28th Feb 2020

EU backs down on own role in Mid East

Ahead of a key Israeli cabinet meeting and a statement by the US, representatives of the Madrid Quartet – Russia, the EU, US and UN are meeting in Paris today and are set to agree the terms for monitoring the so-called ‘road map’ to peace.

The four representatives will meet on the fringes of the G8 foreign Ministers meeting taking place in the French capital today, with Israeli acceptance of the plan, the role of Yasser Arafat and monitoring of the plan at the top of the agenda.


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After weeks of ongoing negotiations, the EUobserver can reveal, that the four are set to agree on the critical question of how progress on the road map is monitored.

A deal carved from proposals from the EU, US and UN, will see a series of monitoring committees being set up chaired by different members of the Quartet.

Four main monitoring committees are proposed, Security (US), Reform (EU), Economic and Humanitarian matters (UN) and ‘Other matters’ (US).

It seems the EU has now backed down from calls that the configuration of the committees be such that the Quartet as a whole is responsible for monitoring key issues. A deal diplomats had previously called "unacceptable".

Washington in control

The nature of the road map makes the monitoring process extremely important.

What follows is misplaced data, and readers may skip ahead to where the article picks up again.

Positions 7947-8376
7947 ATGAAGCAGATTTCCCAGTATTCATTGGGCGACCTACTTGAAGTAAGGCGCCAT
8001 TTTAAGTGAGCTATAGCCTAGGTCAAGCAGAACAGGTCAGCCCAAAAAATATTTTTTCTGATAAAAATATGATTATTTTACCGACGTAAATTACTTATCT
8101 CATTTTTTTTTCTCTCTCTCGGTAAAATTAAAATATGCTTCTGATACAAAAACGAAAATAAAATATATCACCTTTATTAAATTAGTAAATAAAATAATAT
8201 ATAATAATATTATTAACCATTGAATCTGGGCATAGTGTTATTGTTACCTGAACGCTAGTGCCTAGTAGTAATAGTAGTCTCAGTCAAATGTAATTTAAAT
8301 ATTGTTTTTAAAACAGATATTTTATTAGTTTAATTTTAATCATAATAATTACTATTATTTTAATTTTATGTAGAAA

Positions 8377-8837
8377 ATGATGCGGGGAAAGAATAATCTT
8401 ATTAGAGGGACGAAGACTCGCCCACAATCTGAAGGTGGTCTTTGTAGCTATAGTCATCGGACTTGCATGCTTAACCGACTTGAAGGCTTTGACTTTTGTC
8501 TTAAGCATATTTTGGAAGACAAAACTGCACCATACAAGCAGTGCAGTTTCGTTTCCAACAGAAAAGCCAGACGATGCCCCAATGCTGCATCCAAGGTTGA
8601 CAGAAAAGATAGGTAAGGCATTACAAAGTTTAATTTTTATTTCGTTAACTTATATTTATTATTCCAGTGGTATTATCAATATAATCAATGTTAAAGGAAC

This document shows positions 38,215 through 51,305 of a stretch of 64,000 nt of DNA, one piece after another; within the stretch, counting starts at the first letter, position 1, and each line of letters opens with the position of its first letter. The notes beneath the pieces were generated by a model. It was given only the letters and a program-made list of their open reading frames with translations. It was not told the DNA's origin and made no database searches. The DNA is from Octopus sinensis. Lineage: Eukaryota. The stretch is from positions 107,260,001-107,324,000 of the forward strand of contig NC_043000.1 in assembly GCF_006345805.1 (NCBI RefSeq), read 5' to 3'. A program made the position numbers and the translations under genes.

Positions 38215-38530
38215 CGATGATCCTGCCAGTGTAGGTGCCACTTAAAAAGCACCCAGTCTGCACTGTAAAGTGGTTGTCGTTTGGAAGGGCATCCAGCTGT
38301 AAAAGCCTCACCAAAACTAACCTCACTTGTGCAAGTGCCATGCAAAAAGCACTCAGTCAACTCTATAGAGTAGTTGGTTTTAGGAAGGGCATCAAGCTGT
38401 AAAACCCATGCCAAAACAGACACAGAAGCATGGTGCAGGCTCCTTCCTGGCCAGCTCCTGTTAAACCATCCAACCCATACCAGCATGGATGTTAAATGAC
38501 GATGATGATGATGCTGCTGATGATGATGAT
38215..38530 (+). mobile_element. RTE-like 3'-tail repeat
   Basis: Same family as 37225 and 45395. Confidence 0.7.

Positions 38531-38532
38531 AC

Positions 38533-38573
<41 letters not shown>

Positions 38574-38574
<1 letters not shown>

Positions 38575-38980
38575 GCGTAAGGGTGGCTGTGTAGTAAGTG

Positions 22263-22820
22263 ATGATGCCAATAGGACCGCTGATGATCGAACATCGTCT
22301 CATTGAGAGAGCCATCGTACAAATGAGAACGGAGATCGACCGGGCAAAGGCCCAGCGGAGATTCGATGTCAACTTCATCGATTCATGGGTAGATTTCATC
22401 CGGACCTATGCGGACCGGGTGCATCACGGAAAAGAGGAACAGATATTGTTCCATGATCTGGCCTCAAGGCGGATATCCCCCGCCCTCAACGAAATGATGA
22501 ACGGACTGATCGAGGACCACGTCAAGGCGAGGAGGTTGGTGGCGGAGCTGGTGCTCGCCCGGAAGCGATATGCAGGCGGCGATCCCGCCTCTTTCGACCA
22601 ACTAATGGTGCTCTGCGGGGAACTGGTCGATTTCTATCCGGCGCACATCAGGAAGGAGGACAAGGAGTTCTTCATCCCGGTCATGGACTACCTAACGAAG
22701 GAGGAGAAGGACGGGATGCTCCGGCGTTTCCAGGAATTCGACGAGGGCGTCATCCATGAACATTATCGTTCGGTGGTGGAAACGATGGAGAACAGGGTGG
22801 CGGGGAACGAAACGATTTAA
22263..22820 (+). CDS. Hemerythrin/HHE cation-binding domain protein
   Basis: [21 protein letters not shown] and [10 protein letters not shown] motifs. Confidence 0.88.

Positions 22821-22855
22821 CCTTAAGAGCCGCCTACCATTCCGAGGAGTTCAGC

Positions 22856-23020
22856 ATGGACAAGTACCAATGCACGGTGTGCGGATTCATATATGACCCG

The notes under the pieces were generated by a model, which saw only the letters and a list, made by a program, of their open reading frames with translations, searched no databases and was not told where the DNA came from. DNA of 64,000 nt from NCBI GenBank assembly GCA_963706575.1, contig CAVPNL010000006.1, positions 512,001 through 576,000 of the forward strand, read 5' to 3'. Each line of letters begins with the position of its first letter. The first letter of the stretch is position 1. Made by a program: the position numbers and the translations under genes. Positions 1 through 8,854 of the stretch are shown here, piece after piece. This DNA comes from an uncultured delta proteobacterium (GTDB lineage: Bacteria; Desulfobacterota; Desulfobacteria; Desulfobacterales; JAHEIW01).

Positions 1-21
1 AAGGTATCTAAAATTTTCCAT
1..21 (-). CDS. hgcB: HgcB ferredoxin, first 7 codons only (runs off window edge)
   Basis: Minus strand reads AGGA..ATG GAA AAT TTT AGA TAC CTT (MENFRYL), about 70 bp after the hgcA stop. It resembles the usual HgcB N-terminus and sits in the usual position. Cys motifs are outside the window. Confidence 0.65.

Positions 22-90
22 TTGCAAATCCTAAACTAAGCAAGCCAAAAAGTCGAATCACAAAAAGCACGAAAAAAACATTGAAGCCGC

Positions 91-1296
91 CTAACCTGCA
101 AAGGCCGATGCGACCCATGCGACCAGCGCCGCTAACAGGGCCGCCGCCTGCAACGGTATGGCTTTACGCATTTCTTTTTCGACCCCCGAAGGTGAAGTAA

The plan is currently more about broad strokes than fine detail with weakly defined concepts instead of concrete requests, so under the proposed configuration the chair will have substantial control over the groups, directing discussion and indeed setting out the agenda.

The plan’s sequencing is parallel, calling for parallel moves by both sides, with progress to the next stage being preconditioned on satisfying previous benchmarks.

In this set up Washington holds the keys to the whole of the peace process.

The US will chairing groups monitoring Security and ‘Other matters’ which, critically will include the issue of settlements and incitement to violence all key issues for Tel Aviv which are now likely to be put before humanitarian and democratic concerns.

"The Quartet has listened to the comments of Israel" said an Israeli diplomat.

Commission officials played down the proposed deal "this is not really the issue, we need Ariel Sharon to formally accept the road map first".

Israeli newspaper Ha’aretz today reports that the Israeli cabinet will meet on Sunday to discuss accepting the plan, on the condition that the US makes a statement saying Israeli objections are taken into consideration. The key question is if they are taken into account before or after acceptance.

The EU and UN have long called for the plan to be accepted as it was agreed by the Quartet last year.

EU to restate claim in Mid East peace process

The Quartet will meet on Sunday in Jordan to provide a strong political statement that the international community is still working together towards the implementation of the Road Map, after a period of intense US engagement.

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